Marsh Marigold

aka kingcup
Caltha palustris
Icelandic: hófsóle
Ranunculaceae

 

This early spring blooming perennial is found across the Piedmont in Maryland, with scattered occurrences in the Coastal Plain and Allegheny Plateau, yet I had never seen it before this June. I have seen a lot of its look-alike cousin, Ranunculus ficaria, one of our worst alien invasive plants.

You may be wondering, if it’s an early spring bloomer, why did I see it in June?

I saw it in June because that’s when it blooms in Iceland.

Marsh marigold’s native range is widespread: it grows in wet areas across the Northern Hemisphere in temperate regions, including Canada and parts of the US (in the US it’s absent from the Deep South, southern Great Plains, Rocky Mountains, and the desert West). It’s endangered in Tennessee.  It’s widespread in the lowlands in Iceland. There are three species of Caltha occuring in the US; worldwide there are about a dozen species.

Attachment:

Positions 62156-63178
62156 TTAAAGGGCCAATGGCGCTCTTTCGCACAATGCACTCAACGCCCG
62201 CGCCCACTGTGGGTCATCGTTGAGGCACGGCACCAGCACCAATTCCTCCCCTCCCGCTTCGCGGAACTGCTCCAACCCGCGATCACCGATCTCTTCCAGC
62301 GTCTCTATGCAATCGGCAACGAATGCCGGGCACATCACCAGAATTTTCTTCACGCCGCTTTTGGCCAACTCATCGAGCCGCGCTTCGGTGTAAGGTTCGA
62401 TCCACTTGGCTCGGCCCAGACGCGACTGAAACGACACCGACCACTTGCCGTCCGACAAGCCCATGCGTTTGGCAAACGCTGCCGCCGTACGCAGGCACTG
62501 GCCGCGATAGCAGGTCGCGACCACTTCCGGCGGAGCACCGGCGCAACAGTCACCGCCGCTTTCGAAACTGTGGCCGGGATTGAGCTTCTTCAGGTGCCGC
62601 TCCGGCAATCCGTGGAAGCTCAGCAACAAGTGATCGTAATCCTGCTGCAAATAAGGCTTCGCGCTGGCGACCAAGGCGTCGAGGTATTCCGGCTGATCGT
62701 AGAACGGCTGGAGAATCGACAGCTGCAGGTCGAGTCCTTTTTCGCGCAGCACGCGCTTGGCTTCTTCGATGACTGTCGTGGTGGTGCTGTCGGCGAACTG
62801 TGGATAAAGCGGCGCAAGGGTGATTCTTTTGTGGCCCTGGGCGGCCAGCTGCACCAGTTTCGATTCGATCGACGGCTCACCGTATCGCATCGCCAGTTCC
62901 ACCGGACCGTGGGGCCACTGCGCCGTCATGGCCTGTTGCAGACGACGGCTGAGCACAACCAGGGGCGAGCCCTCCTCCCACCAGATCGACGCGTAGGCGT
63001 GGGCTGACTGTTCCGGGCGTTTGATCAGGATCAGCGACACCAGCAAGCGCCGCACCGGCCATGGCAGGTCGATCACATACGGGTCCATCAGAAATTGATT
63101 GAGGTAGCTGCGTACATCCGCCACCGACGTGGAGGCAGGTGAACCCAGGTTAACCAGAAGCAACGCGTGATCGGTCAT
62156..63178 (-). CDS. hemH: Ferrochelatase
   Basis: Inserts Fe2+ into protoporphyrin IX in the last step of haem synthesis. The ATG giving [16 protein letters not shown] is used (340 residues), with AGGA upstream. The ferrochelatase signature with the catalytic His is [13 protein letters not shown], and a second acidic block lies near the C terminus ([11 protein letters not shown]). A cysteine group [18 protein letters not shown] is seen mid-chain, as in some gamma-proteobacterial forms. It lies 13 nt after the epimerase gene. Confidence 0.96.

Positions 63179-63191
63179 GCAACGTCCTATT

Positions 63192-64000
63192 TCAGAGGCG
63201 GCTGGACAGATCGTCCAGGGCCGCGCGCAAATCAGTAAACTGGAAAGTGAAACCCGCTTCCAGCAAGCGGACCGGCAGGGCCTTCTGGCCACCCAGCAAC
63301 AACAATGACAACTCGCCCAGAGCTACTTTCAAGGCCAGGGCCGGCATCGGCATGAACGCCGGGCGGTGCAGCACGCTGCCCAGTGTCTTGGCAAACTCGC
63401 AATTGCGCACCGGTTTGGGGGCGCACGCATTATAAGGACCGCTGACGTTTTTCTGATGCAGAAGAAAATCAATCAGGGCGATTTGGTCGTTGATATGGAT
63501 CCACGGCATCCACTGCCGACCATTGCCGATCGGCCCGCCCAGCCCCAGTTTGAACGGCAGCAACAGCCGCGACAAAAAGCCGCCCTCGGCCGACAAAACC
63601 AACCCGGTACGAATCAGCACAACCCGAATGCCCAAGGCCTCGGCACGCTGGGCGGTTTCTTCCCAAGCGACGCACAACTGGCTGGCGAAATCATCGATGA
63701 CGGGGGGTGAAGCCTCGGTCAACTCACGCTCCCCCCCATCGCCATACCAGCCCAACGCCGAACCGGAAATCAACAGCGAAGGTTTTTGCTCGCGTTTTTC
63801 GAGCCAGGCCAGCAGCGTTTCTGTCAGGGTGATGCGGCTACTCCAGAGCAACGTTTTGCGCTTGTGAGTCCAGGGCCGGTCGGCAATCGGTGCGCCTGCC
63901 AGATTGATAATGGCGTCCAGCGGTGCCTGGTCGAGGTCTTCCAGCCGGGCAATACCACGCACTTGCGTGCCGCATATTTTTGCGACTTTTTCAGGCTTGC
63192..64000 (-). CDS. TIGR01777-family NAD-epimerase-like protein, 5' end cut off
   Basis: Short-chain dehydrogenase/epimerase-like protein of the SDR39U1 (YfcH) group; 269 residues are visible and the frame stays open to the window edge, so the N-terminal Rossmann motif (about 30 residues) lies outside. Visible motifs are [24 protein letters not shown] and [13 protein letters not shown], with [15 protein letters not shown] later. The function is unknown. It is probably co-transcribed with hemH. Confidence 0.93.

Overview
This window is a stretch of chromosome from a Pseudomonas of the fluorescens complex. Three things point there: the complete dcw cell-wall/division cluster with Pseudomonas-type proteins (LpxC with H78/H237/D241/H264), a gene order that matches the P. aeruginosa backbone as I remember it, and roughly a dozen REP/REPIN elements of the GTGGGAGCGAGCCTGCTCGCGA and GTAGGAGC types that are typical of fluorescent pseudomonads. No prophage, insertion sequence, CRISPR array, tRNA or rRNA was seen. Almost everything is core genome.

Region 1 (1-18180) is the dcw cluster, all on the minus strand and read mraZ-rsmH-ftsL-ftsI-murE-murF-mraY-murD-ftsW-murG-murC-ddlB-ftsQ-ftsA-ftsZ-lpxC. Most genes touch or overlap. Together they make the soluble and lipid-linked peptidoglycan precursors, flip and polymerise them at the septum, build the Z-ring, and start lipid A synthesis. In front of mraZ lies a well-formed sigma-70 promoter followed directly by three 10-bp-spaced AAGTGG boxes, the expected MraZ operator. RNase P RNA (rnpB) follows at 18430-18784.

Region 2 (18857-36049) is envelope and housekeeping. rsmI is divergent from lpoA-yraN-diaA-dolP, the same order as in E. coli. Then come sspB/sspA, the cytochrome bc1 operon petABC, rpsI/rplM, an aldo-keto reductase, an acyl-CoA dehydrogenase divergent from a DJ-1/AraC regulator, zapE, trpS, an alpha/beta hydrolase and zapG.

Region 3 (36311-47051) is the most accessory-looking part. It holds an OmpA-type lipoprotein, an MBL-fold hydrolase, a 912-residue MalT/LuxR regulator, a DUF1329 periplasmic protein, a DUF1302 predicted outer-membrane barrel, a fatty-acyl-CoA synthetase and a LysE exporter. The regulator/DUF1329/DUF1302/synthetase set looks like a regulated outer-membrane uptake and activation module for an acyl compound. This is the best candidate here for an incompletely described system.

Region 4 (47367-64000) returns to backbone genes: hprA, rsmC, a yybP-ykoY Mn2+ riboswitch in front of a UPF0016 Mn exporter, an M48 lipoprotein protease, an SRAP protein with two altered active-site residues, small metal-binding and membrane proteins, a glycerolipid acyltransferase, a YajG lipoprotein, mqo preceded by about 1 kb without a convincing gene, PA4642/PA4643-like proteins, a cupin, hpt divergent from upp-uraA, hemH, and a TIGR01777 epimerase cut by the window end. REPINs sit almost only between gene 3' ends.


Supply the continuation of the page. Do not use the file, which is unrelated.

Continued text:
This plant has been on my personal watch list for years, so on the one hand I was delighted to finally see it. On the other hand, I’m mildly annoyed that it was a few thousand miles from home.

Leave a Reply

Fill in your details below or click an icon to log in:

WordPress.com Logo

You are commenting using your WordPress.com account. Log Out /  Change )

Google+ photo

You are commenting using your Google+ account. Log Out /  Change )

Twitter picture

You are commenting using your Twitter account. Log Out /  Change )

Facebook photo

You are commenting using your Facebook account. Log Out /  Change )

Connecting to %s

This site uses Akismet to reduce spam. Learn how your comment data is processed.